Chronic Harsh Parenting and Anxiety Associations with Fear Circuitry Function in Healthy Adolescents: A Preliminary Study
Référence bibliographique 
La Buissonnière-Ariza, Valérie, Séguin, Jean R., Nassim, Marouane, Boivin, Michel, Pine, Daniel S., Lepore, Franco, Tremblay, Richard E. et Maheu, Françoise S. 2019. «Chronic Harsh Parenting and Anxiety Associations with Fear Circuitry Function in Healthy Adolescents: A Preliminary Study ». Biological Psychology, vol. 145, p. 198-210.
Intentions : «In this study, [the authors] investigated fear circuitry function in youths with a history of high and low maternal harsh parenting displaying high or low levels of chronic, non-clinical anxiety, so as to shed light on the neural mechanisms that link and/or distinguish early adversity and trait anxiety in healthy adolescents.» (p. 198-199)
Échantillon/Matériau : L’échantillon est composé de 84 jeunes âgés de 13 à 16 ans. Ils proviennent de deux études longitudinales, soit de l’Étude longitudinale du développement des enfants du Québec (ELDEQ) et du projet En 2001… J’avais 5 ans.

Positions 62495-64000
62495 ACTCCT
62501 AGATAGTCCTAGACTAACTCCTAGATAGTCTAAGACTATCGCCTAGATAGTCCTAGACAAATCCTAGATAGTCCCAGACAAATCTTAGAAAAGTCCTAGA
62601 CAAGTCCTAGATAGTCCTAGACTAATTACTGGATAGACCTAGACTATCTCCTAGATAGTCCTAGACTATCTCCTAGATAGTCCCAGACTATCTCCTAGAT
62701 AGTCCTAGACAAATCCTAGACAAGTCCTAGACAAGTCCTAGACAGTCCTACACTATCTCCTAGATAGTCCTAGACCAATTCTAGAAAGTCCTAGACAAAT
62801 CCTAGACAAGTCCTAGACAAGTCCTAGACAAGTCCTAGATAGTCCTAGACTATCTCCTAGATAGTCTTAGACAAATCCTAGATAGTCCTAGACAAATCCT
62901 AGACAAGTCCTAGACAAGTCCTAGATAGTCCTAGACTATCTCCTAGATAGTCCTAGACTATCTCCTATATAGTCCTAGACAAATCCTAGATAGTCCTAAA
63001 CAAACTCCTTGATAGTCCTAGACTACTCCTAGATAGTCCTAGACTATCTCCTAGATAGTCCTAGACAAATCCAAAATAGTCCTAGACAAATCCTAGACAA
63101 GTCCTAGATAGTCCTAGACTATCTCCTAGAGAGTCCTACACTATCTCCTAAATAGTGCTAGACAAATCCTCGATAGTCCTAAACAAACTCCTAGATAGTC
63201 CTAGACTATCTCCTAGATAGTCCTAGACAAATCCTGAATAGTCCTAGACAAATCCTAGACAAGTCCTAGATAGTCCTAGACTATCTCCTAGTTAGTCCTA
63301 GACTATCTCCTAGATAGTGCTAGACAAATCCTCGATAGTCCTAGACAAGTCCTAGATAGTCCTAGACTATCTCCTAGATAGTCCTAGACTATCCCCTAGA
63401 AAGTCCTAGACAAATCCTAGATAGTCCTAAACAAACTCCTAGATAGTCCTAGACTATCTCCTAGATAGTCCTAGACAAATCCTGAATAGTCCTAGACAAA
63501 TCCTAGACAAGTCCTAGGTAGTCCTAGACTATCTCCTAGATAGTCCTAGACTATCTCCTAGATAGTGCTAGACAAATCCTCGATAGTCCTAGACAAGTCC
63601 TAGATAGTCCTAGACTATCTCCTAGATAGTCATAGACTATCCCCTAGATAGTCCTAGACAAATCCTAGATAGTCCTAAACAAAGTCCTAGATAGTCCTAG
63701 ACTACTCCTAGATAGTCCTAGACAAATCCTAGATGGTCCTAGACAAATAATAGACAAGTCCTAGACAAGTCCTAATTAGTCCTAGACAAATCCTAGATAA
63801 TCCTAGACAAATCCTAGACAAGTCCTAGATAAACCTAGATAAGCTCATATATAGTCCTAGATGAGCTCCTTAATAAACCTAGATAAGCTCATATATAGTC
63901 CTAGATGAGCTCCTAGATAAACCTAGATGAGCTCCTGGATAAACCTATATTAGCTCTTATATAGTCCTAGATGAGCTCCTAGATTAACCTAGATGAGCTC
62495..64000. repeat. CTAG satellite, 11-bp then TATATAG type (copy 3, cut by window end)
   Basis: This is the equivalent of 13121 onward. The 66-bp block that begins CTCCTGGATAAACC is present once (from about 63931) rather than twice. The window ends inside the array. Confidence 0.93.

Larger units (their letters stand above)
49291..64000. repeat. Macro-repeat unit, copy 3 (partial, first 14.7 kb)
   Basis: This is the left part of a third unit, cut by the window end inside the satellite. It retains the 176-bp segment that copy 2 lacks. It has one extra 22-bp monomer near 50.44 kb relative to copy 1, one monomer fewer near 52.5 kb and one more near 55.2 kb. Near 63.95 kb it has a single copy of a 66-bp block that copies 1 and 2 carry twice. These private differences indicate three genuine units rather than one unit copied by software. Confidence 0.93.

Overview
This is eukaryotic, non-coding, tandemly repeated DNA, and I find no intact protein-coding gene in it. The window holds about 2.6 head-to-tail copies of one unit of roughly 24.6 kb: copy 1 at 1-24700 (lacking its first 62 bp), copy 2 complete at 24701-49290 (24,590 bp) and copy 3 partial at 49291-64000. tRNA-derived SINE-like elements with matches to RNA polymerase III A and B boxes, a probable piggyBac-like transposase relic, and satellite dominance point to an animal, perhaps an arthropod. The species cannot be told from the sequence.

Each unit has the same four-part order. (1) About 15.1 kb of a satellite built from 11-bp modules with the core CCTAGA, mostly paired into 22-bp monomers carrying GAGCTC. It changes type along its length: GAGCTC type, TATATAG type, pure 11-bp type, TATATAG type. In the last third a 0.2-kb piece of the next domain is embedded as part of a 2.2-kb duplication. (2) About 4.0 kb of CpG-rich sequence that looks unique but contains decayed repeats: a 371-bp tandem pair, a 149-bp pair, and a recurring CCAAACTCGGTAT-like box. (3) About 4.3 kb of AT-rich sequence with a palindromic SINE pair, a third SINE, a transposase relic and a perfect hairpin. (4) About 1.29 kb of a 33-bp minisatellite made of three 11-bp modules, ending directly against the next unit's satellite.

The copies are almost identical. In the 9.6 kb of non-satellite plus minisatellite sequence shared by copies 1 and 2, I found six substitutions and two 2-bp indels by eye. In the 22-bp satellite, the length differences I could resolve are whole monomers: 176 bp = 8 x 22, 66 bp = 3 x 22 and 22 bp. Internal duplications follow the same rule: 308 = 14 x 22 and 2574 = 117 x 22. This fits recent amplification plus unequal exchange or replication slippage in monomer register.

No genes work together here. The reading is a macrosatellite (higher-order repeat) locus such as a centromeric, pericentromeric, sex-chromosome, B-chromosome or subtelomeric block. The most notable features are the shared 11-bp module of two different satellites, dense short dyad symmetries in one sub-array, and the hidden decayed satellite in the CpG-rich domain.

Instruments : Questionnaires
Type de traitement des données : Analyse statistique
«Taken together, although preliminary, the present findings suggest specific associations of harsh parenting and trait anxiety with fear circuitry function […].» (p. 207) The authors showed that «a harsh parenting history may predispose youths for psychopathology not only because of a hypersensitivity to threat but also due to a less targeted suppression of fear responses and/or a less efficient modulation of attention to threat. […] No further differences were observed between high and low anxiety groups, independently of harsh parenting levels, in terms of discrimination conditioning, both at the neural and at the behavioral/ physiological levels. However, increased fear ratings to CS- were found in high relative to low anxiety, despite equivalent levels of discrimination conditioning. […] This, however, seems to be present only in a context of low adversity. Indeed, anxiety differences seemed to be driven by the low harsh parenting groups, suggesting that harsh parenting may have a modulatory influence on anxiety. [The authors] suggest that a history of harsh parenting may lead to a unique anxious phenotype, which is separate from anxious manifestations of other sources.» (p. 207)